Speaker Guidelines

Live Captioning

During the Global Accessibility Awareness Day conference, sessions will have live captioning. In order to improve the quality of this service, we ask everyone to speak slowly and clearly so the captioning service is able to accurately capture what you say.             

Note: Do not use any built-in captioning options (such as Google Slides captioning or Microsoft Translator) while recording your presentation, as it will interfere with the automated captioning the conference will be using.                

Conference Platform Accessibility

We will use Zoom Events as the conference platform. In general, the platform is accessible, but the “lobby” chat has known accessibility issues.      

Accessibility Instructions for Presenters

All presenters should review these accessibility requirements and presentation logistics. Make note of the three action items for your talk(s).

Action 1: Send Slides and Handouts Early

Upload slides and other materials to the Global Accessibility Awareness Day presentation folder before the event. This way, attendees can access materials using their own technology, and the post-event video editors can reference them to improve final video quality.

Action 2: Design an Accessible Presentation

Please use the following guidelines to ensure that your presentations are visually accessible to attendees in an online environment. 

Basic Slide Design    

  • Use an easy-to-read font. Suggested fonts include: Helvetica and its clones (Arial, Calibri, etc.), Gill Sans, Comic Sans (seriously!), Verdana, Franklin Gothic, Rockwell, Tahoma, Lucida, and Times New Roman.
  • Try to minimize the amount of text on each slide. Use bullet points instead of full paragraphs. Limit your slides to 1 main idea and 3 supporting ideas per slide.
  • Aim for a font size of 20 to 30 point. Generally, do not go below 24-point for slide content.
  • Choose text and background colors that have good contrast and are easy to read, such as white/maroon, gold/black, off-white/black. Consider avoiding white/black, which may have too much contrast and causing screen glare. You can use a contrast checker to check for good contrast.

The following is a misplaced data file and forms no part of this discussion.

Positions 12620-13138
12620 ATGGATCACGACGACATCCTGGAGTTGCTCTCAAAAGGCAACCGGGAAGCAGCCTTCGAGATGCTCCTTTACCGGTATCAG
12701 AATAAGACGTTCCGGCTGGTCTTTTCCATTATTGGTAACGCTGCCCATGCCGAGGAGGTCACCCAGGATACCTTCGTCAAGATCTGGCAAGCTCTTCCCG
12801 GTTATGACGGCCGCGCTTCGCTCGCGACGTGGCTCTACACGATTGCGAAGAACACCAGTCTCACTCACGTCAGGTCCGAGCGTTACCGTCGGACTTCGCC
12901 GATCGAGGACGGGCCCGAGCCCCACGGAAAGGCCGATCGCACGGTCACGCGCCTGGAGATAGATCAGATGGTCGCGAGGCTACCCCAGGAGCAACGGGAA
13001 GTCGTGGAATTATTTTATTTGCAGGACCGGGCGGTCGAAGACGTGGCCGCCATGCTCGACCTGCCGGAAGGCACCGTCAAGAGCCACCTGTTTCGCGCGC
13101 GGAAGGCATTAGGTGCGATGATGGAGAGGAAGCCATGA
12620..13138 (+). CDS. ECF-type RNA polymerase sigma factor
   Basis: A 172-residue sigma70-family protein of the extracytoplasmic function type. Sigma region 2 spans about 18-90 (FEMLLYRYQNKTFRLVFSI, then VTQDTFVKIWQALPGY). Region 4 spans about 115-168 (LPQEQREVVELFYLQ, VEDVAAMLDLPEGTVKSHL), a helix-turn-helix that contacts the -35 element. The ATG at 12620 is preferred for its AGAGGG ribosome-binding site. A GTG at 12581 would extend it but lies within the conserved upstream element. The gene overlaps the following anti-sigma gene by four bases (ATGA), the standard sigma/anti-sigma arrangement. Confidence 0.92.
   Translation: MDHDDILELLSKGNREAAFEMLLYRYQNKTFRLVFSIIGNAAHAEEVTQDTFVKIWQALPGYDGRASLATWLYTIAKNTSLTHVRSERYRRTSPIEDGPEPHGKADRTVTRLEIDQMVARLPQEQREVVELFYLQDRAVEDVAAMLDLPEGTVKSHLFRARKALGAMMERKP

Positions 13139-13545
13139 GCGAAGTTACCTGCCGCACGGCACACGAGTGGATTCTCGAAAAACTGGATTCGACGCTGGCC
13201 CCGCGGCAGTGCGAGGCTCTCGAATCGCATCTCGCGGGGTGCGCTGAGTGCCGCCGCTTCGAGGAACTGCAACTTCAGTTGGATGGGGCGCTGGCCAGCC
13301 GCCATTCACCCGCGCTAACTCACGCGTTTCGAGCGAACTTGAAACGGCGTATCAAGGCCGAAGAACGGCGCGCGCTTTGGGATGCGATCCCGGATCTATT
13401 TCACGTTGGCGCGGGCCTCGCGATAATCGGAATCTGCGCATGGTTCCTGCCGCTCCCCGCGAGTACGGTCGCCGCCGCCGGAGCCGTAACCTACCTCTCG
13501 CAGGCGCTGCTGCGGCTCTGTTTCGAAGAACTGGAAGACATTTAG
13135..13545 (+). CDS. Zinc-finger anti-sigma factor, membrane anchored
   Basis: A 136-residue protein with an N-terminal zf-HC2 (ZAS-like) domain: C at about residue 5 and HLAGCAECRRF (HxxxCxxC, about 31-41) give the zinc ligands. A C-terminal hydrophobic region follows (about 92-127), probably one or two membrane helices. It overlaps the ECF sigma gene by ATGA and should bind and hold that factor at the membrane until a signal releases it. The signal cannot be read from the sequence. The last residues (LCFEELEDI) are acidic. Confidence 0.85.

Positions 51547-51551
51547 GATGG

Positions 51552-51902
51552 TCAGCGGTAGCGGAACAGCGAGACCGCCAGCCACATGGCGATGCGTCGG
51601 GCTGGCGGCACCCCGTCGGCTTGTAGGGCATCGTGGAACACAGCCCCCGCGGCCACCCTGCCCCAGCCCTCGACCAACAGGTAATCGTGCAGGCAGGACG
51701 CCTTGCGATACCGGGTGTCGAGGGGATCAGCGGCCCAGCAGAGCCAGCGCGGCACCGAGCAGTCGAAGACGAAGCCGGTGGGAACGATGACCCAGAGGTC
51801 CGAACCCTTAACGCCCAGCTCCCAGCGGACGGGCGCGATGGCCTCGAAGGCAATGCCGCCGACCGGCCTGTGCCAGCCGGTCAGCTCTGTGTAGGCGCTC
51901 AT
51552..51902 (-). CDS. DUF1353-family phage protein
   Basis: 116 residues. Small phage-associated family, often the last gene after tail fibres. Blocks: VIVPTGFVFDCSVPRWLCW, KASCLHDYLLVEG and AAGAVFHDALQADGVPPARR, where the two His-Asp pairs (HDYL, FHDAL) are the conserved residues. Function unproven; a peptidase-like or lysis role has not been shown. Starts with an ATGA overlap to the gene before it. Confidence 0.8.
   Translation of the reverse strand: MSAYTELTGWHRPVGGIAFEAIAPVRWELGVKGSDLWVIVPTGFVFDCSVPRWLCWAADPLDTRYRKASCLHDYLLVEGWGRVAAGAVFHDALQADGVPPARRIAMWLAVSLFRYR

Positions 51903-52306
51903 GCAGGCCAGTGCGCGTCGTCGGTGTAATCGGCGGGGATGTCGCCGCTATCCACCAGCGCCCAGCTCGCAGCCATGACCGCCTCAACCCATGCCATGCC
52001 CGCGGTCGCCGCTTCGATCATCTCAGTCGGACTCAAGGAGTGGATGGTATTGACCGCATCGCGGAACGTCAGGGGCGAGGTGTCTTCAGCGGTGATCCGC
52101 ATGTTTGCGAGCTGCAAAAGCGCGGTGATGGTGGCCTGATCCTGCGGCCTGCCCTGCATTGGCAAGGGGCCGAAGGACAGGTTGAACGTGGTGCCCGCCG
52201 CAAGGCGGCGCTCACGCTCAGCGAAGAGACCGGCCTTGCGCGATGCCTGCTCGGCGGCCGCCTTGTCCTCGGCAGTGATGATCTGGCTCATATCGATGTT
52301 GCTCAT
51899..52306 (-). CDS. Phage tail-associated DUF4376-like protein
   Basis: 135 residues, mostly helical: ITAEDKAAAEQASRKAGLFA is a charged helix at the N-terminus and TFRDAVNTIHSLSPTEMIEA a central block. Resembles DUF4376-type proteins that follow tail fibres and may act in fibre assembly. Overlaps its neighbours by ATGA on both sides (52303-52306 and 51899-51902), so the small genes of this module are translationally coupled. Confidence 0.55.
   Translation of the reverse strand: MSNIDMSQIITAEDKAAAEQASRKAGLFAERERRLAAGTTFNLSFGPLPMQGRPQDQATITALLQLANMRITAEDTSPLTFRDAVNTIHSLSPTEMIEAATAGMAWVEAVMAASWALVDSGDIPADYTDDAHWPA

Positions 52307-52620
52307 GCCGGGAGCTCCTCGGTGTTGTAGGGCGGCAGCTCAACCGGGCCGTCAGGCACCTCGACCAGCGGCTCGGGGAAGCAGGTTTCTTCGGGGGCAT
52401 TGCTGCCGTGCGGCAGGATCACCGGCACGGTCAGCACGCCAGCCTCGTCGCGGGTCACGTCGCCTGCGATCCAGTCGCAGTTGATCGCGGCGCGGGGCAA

• Leave space at the bottom of the slides for the live captioning to appear (usually about ¼ the overall size of the slide). There should be no important text in this area.                         
  • If you will have your camera on during your slides, consider where it may appear on the screen relative to your slides. We recommend building space into your slides to prevent the video from blocking your content.                 
  • Use the Cultivate Inclusion template to produce an accessible slide presentation, which already incorporates all the above issues, including space for live captioning and the camera view.

Graphs and Charts                     

  • Use the built-in options for creating charts and graphs instead of using an image or screen capture, so that a person using assistive technology can access the data.
  • For color blindness considerations, add patterns or labels in graphs and charts, or use the Viz Palette Designer to select sight-friendly color palettes.

Images, Videos, and Animations

  • Avoid blinking text and animations that endlessly repeat.
  • If your presentation features lots of animations, videos, etc., please include a warning at the start of your talk. This is especially needed if any contain a lot of flicker.
  • Be mindful of progressing quickly back and forth through slides, to reduce flicker.
  • If a video contains sound or dialogue, please try to use a version with captioning.